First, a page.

UNIDENTIFIED MALE: There are 75 people that will be employed at the factory.
HARLOW (voice-over): But Larry's dream is still $10 million short. He says he's raised $30 million, but can't break ground until he reaches $40 million.
As for the final slice of funding, Larry says both a dairy company and a private equity firm have expressed interest.
ROSENBAUM: We're not going to quit until we make it.
HARLOW: With 75 jobs at the factory, 150 construction jobs and an estimated $140 million in local revenue waiting in the balance, a lot is riding on Larry's shoulders.
Poppy Harlow, CNN, Auburn, New York.
NGUYEN: Well, Larry and his family have invested $1 million of their own money in this project, which is 10 years in the making. And we're going to stay in touch with Larry and let you know how they do it.
And you can see more "Money & Main Street" every Thursday morning on CNN's "AMERICAN MORNING."
HOLMES: Well, a lot of the most influential black Americans can be found in Washington, the most influential maybe occupying the White House right now. But it also, according to one magazine -- some of those influential black folks are here at CNN. NGUYEN: Yes, they are indeed.
Plus, video games for your health?
(BEGIN VIDEO CLIP)
(END VIDEO CLIP)
NGUYEN: A look at how some of those games are really helping wounded veterans.
HOLMES: Good morning and welcome back to the CNN SUNDAY MORNING, everybody. I'm T.J. Holmes.
NGUYEN: Good morning, T.J.
HOLMES: Good morning (INAUDIBLE).
NGUYEN: How you doing?
HOLMES: I'm all right this morning. You're OK?
NGUYEN: Yes, it's good day.
Good morning, everybody. Thanks for joining us. I'm Betty Nguyen.
HOLMES: All right.
Well, first up here. Can you believe it has been 10 years? The anniversary is tomorrow of the Columbine killing. That is when 12 students were killed at that high school in Littleton, Colorado. Shootings prompted stronger security measures at schools across the country. As for the Columbine survivors, some of them have written a book. One has a new movie coming out as well. We'll be talking with Andrew Robinson (ph) coming your way in about 45 minutes.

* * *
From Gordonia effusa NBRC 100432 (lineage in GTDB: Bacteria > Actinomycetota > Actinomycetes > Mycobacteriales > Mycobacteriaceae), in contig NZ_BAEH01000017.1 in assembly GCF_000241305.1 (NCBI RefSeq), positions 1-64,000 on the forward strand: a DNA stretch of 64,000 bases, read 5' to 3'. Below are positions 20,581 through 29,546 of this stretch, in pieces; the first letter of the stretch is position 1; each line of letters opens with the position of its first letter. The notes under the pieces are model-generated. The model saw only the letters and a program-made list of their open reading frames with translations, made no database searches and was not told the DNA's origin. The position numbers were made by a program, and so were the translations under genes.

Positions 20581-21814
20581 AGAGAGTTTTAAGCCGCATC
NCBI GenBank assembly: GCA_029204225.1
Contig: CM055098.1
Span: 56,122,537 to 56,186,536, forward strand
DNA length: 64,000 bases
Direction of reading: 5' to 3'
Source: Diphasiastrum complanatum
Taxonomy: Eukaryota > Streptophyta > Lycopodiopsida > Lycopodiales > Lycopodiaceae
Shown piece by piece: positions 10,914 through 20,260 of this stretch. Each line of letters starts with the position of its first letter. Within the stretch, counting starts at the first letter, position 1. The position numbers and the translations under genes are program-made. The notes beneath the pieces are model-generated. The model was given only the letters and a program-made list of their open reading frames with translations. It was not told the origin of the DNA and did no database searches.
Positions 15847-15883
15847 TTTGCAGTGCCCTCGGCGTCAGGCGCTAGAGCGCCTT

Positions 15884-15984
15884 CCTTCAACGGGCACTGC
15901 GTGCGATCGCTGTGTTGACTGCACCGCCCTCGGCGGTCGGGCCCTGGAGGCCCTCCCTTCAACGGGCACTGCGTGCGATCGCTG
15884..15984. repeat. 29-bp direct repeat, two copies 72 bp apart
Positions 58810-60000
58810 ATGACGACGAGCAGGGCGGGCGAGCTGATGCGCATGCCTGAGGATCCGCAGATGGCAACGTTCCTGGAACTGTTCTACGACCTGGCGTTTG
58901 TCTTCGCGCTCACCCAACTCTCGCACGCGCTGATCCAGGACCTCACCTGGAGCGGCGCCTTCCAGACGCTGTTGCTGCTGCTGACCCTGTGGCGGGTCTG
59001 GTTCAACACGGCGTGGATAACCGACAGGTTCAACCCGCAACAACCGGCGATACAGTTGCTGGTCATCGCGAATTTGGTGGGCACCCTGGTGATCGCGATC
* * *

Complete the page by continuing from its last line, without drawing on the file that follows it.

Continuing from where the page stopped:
Also the suspect in the murder of a pregnant Marine expected to appear in court tomorrow. Mexico extradited Marine Corporal Cesar Laurean to North Carolina Friday night. He's accused of killing Lance Corporal Maria Lauterbach, back in 2007, then fleeing to Mexico. She was eight months pregnant. Police found her charred remains in his backyard.
In Texas, five children dead after their car veered off the road and was swept into a flooded creek. The children, ages, one, three, four, six and seven. The driver and another person in the car escaped. Police say the driver lost control when he tried to answer a cell phone, but also say the driver failed a field sobriety test, and that the weather may have also played a role.
NGUYEN: And speaking of the weather. We have a lot to tell you about today. Massive storms have just hammered Texas all weekend long. Just outside of Houston, another person was killed after his car got stuck in a flooded overpass, or underpass, I should say.
A cycling race to raise money for multiple sclerosis research has been rained out twice this weekend already. The rain has been just non-stop. In two counties, it broke records yesterday. And there are also reports of hail the size of ping pong balls. That will do a little damage. And a flash flood outside of San Antonio as well as a tornado near Waco.
Now, I grew up in Texas, so I know about severe weather. But my goodness, Reynolds, they have really taken the brunt of it this weekend.
REYNOLDS WOLF, CNN METEOROLOGIST: Well, because you live in Texas you also know that, especially in the Austin area, if you drew a line from Houston to Austin and back up to, say, Dallas, the ground is very hard in Texas.
WOLF: Especially back out towards Austin, because you have a lot of limestone. Limestone does not absorb water very well.
NGUYEN: The flooding can be horrific.
WOLF: Precisely. So what happens, when the water hits, it just kind of runs off. It all kind of pushes out, and the water has to go somewhere. So it finds its way into culverts and streams or dry riverbeds, and then the water goes up exponentially. When people get caught in that, it's bad news. Those cars --